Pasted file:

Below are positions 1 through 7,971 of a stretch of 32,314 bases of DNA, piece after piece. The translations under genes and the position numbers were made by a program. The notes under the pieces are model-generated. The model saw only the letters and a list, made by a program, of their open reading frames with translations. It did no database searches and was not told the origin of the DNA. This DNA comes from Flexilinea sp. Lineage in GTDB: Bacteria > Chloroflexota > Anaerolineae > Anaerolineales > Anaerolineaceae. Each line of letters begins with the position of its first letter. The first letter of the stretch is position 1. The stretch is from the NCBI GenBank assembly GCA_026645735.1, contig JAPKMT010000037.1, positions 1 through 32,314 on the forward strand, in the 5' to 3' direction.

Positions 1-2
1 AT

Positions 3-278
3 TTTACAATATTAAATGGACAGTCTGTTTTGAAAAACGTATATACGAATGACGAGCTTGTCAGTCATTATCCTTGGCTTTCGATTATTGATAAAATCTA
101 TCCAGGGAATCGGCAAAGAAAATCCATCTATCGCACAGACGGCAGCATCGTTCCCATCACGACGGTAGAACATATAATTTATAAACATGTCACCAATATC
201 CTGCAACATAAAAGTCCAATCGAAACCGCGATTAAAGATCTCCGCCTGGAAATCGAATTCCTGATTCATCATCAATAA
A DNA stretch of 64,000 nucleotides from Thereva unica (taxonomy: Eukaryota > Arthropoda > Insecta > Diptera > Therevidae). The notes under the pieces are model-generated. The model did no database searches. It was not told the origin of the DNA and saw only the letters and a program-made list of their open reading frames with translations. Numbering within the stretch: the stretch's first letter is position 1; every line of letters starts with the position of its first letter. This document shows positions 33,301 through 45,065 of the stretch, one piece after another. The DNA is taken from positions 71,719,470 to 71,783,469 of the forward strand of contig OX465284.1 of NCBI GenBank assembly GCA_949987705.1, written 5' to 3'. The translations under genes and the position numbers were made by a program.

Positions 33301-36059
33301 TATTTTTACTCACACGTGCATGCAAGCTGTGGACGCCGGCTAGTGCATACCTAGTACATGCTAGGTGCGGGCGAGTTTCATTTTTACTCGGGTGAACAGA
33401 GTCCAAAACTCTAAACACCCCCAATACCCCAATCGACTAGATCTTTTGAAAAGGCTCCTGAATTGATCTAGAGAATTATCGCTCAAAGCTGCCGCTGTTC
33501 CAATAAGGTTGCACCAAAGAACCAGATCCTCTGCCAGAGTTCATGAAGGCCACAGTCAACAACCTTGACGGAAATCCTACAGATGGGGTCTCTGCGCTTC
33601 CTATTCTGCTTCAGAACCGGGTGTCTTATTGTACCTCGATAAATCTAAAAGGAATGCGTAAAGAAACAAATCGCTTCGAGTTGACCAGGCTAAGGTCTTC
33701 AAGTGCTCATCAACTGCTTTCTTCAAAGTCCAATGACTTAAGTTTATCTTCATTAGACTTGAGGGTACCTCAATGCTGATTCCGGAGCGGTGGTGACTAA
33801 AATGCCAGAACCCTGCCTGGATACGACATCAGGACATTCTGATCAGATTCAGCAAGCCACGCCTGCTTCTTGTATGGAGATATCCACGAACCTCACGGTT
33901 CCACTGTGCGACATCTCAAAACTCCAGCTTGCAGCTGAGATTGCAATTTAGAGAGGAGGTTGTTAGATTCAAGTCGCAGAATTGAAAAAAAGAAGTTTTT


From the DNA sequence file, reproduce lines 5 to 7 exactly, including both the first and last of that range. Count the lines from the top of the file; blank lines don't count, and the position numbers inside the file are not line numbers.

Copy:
3 TTTACAATATTAAATGGACAGTCTGTTTTGAAAAACGTATATACGAATGACGAGCTTGTCAGTCATTATCCTTGGCTTTCGATTATTGATAAAATCTA
101 TCCAGGGAATCGGCAAAGAAAATCCATCTATCGCACAGACGGCAGCATCGTTCCCATCACGACGGTAGAACATATAATTTATAAACATGTCACCAATATC
201 CTGCAACATAAAAGTCCAATCGAAACCGCGATTAAAGATCTCCGCCTGGAAATCGAATTCCTGATTCATCATCAATAA